Le Clarence is near the Champs Elysee, and opened in December 2015. Its princely owner also has Chateau Haut Brion in his portfolio, so as you may expect, the wine list is interesting. The head chef is Christophe Pelé, who was previously head chef of former two-Michelin star Le Bigarade in Paris (this closed in 2012). Mr Pelé has worked in several top kitchens including Ledoyen, Pierre Gagnaire and Le Bristol. Le Clarence was awarded two Michelin stars in the 2016 guide, just a couple of months after its opening.
The wine list was substantial, with 767 regular bottles listed and many oversized bottles too. The list ranged in price from €40 to €15,500, with a median price of €220 and an average markup to retail price of 2.7 times, which is pretty fair by the standards of Paris, let alone at a two-star Michelin restaurant. The list was 98% French, but there were a few Italian and Spanish wines, as well as some port. Although the list was clearly tilted towards the luxury end of the market, fully 26% of the bottles were priced below €100. Almost half the list was over €250, so there were choices to suit most pockets. Not surprisingly, given the ownership of the restaurant, there were plenty of long flights of Haut Brion wines, with somewhat eccentric pricing at times. The Château La Tour Haut-Brion 1982 was €500 compared to its current market value of €694, but some other vintages were priced at many times their market price. There are some relative bargains if you do your research; I found 38 wines below their current retail market price when I analysed the list, for example Marchesi Antinori Bolgheri Superior Guado al Tasso 2014 was listed at €60 compared it its retail price of €110. Similarly, Jacques Selosse Largilier was €285 for a wine whose current market value was €428.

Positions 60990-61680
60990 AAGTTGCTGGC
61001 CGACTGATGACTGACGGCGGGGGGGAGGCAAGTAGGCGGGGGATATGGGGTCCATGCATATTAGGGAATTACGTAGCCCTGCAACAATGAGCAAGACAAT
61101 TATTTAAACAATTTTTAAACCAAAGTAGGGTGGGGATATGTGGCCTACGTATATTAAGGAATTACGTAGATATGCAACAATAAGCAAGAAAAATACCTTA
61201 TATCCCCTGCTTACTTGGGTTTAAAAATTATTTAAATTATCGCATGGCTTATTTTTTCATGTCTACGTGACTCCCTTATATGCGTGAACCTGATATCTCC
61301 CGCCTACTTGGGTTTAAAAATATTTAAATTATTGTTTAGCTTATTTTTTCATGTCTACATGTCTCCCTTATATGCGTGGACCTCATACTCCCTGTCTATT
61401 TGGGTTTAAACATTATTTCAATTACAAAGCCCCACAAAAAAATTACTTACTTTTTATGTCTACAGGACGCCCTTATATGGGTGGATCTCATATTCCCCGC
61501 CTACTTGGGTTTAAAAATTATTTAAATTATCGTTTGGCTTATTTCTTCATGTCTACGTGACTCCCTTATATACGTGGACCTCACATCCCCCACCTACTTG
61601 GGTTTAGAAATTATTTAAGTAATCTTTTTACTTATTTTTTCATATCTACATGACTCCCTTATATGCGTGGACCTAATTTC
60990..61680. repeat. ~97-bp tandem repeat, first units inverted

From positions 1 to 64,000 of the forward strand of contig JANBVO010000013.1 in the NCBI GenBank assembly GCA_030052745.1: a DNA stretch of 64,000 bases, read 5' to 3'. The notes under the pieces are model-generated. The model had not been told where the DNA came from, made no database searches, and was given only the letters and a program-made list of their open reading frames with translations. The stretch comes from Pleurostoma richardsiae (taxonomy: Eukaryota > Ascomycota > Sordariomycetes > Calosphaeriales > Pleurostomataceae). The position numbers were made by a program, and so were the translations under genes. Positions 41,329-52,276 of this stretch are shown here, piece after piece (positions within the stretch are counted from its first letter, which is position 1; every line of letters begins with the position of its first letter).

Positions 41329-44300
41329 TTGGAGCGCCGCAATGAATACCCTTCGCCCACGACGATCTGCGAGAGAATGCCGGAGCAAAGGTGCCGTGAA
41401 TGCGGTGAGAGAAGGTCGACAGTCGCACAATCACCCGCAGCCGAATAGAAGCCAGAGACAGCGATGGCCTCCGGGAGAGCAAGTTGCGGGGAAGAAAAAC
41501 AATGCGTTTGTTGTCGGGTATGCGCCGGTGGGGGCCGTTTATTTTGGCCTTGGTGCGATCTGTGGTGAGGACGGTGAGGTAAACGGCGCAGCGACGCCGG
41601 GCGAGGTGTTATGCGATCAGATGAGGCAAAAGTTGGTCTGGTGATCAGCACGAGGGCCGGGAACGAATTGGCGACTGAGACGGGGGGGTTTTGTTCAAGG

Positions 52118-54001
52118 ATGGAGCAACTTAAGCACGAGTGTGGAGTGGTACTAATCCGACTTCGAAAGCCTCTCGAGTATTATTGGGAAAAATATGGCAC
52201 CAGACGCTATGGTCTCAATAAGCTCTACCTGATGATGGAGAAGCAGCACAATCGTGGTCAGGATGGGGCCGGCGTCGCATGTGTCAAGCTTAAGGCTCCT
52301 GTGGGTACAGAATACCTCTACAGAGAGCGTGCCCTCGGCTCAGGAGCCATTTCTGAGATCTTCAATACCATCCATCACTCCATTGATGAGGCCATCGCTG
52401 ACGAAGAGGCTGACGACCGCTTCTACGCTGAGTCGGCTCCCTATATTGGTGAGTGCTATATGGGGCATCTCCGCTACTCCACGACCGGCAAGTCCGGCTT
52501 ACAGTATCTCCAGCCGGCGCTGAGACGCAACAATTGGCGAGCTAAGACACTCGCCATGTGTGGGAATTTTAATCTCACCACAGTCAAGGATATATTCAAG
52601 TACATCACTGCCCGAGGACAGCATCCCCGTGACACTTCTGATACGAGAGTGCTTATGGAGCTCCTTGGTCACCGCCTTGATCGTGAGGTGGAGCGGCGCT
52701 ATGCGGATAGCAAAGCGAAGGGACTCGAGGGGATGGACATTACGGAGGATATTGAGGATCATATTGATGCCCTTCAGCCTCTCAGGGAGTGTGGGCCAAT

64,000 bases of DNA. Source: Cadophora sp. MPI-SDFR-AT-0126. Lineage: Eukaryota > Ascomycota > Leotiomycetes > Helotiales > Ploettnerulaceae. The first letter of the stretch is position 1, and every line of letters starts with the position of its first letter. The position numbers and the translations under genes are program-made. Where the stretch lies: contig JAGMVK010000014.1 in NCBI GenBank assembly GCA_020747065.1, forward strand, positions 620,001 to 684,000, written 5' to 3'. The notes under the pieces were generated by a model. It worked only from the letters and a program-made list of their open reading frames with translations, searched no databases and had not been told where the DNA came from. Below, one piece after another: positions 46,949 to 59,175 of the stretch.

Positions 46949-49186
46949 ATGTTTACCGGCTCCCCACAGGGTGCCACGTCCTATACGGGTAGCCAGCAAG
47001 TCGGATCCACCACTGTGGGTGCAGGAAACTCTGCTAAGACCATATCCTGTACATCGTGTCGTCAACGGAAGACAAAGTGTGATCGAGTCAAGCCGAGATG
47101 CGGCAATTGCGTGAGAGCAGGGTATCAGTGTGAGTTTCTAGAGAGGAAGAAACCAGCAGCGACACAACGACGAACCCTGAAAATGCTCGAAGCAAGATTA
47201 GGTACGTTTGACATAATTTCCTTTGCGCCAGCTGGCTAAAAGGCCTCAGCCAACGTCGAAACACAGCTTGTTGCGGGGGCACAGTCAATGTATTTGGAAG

Le Clarence is set in an elegant townhouse in central Paris, the dining area split across a few small wood-panelled and well-appointed rooms with generously spaced tables, with a particularly beautiful lounge area one flight of stairs up. The menu format is a surprise tasting menu, but you can select the number of courses. Three courses were priced at €130, five course at €190 and seven course at €320. At lunch the format was similar, with three courses priced at €90, four courses at €130 or six courses at €190.